Next, hook a wire up to the red LEDs' anode, and snake it down to the bottom of the tree. This wire will have its own resistor.
Finally, hook up the White LED's wire, and like the previous step, snake it down to to bottom. This wire will also get it's own resistor.
Step 7: USB TIME!
The USB will supply 5V @ 100 mA, so if you aren't using the same LEDs as I am, you can calculate the resistor values needed with OHM's Law
Now, we will have to make our resistors.... using other resistors!
In order to get the correct value with what I had lying around the house, I had to put two resistors in parallel.
If you are using different LEDs than I am, and need different values, use this formula:
R3 = (R1*R2)/(R1+R2) I wanted two 178 ohm resistors and one 200 ohm resistor
(I know that 390/2 = 195, but it's close enough)
Now, put one of the 390s in parallel with one of the 330's and make two of these R3's
Next, put two 390's in parallel with each other to make the 195 ohm resistor
Take the three calculated resistors (178, 178, and 195 ohm) and solder all the leads on one side together, so that the other side can be attached to 3, separate wires. Make the resistor "pack" as small as possible. (look at the photo, it's easier to understand)
Clip off all excess leads on the side that you soldered em' all together.
Now, with the cable stripped and the + and - wires stripped as well, tin the wires and attach the red wire (+) to the resistor "pack" on the end where all three resistors are connected.
Also, extend the black wire a bit, we need it a couple inches longer
Now you are ready to make the base!
Step 8: Base Tree
now, using a dremel and the cutting tool, cut off the top part of one of the peanut butter jar covers.
Heat up your hot glue and glue one of the wood pieces to the peanut butter top piece so that the hole lines up in the exact center of the cap (there's a little nipple so it's easy to do). Next glue the other piece onto the still-intact peanut butter jar lid. Then take the same drill bit you used for the wood and drill into the intact peanut butter cap through the hole you made in the wood.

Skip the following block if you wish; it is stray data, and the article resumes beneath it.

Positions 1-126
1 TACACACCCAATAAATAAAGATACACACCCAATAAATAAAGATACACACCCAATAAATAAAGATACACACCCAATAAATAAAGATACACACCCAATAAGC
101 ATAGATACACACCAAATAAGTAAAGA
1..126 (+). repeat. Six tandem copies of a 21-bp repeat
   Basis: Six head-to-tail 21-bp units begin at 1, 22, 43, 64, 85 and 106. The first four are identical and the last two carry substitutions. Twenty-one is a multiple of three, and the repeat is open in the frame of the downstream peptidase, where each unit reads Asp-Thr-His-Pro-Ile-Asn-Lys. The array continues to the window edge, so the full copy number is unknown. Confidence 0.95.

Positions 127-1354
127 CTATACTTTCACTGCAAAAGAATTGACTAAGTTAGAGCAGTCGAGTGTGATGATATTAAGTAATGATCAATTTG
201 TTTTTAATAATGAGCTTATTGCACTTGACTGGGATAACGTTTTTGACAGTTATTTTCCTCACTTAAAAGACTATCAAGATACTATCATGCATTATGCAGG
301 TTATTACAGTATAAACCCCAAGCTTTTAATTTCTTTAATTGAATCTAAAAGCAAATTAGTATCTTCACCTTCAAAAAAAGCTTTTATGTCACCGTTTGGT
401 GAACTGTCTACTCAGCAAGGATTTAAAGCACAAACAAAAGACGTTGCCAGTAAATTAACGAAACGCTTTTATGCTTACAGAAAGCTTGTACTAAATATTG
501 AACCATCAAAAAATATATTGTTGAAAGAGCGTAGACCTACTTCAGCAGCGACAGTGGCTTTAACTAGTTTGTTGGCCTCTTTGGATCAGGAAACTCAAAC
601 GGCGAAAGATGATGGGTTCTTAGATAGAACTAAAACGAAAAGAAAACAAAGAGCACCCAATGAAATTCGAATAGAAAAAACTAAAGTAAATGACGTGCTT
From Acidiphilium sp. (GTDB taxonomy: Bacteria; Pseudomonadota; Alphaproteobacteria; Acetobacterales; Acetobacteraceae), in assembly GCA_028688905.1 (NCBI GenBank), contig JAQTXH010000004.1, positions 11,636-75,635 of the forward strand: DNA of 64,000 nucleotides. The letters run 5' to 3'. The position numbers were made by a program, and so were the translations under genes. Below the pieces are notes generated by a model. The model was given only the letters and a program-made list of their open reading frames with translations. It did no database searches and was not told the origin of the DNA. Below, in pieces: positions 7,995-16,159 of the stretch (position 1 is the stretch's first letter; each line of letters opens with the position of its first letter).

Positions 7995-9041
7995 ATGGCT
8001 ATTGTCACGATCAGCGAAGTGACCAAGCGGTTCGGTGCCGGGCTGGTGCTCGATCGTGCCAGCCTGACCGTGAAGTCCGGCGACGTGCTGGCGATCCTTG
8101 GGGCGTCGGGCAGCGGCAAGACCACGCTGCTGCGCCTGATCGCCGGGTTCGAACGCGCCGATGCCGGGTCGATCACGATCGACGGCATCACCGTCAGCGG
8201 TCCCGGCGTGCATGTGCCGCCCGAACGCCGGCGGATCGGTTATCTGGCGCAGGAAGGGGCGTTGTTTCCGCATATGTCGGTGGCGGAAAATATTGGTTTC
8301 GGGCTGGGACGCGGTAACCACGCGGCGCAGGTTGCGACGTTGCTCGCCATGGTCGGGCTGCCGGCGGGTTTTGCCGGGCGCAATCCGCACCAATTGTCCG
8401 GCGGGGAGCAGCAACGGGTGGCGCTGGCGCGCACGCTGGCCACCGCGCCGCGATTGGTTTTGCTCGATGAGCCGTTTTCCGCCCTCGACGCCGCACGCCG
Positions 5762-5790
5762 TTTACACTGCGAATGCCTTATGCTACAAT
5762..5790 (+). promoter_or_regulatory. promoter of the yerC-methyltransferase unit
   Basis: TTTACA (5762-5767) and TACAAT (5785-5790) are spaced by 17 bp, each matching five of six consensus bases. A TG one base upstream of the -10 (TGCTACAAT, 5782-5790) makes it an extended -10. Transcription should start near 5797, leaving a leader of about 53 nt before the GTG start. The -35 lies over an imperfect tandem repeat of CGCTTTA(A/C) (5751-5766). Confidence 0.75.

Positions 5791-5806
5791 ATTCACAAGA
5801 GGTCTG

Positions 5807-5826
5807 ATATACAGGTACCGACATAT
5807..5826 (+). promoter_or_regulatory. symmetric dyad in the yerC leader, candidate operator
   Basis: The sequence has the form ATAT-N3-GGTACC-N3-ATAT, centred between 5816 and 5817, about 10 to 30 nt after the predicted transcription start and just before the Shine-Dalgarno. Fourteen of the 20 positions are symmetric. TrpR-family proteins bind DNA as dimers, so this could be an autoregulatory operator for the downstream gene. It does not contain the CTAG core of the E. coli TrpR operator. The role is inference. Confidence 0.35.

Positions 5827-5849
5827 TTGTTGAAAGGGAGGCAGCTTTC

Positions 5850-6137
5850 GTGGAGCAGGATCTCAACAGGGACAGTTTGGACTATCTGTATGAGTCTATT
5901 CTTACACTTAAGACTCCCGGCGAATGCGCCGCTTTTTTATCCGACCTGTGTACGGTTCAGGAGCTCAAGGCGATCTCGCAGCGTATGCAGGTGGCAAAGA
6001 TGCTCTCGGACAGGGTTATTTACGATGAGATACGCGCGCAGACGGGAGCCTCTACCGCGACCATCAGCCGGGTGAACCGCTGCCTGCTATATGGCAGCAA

Now, in the mostly intact lid, using a file (or dremel), make a 1/4 in by 1/4 cut into the side of the lid, this is for the USB cable.
Next, pull the three wires (one from the green/blue LEDs, one from the red LEDs, and one from the white LEDs) through the hole, and then put the tree trunk through the hole as well. It should fit pretty snugly.
Now, solder the wire from the green/blue LEDs to one of the 178 ohm resistors( one 390 and one 330) , the wire from the red LEDs to the 195 (two 390's) ohm resistor, and the wire from the white LED to the other 178 ohm resistor ( one 390 and one 330). Cover all the open connections (except the open end of the black wire) with electrical tape, you don't want a short, and hot glue the USB cable into place giving it about an inch inside the lid.
Now, you can try and solder the extended black wire to the tree trunk, but I suggest just stripping it pretty long and contact fitting the wire between the trunk and the bottom wooden piece. (the trunk goes in the hole, but first take the stripped wire and put it across the hole)
Next, hot glue the tree trunk into the bottom wooden piece, and test the usb cable/tree. Everything should light up and you should be very happy.
Now, close up the two lids and hot glue them together, MAKE SURE that the tree is perpendicular to the top lid, we're not making the leaning tower of treeza.
NOTE: The one thing I regret is not making the base heavy enough, you can weigh it down with some bolts, washers, what ever. Just make sure you insulate it so that you do not short out any of the circuitry.
Step 9: FINISHING TOUCHES
there are tree (rofl) options here:
1: Take some of the cotton balls and "fluff" em' up to make fake snow. then hot glue your fake snow to the wooden base of the tree. Try and cover up as much of the lids as possible, make it look nice.
2: Use shiny cloth to make your tree shine! Hot glue around the base and attach a 9.5 X 3" strip of shiny cloth. use ultimate folding techniques to make the strip meet up nicely in the center. (You can combine more than one option)
3: USE YOUR IMAGINATION! Make it UUber cool and mod it with more LEDs, or whatever you want.
Also, if you don't mind tedious soldering and wire cutting/ stripping, you can continue to make those little curves previously mentioned in step 6 all the way around the tree. this will make it look pretty darn cool, but WILL take a while. MAKE SURE that you don't wire any of the anodes to the grounded copper wire, and also that you don't wire the green/blues to the reds or whites, or the whites to the reds. (I didn't do this, I'm too impatient)
NOW YOU'RE DONE!!
Plug it in and enjoy your holiday-spirited tree!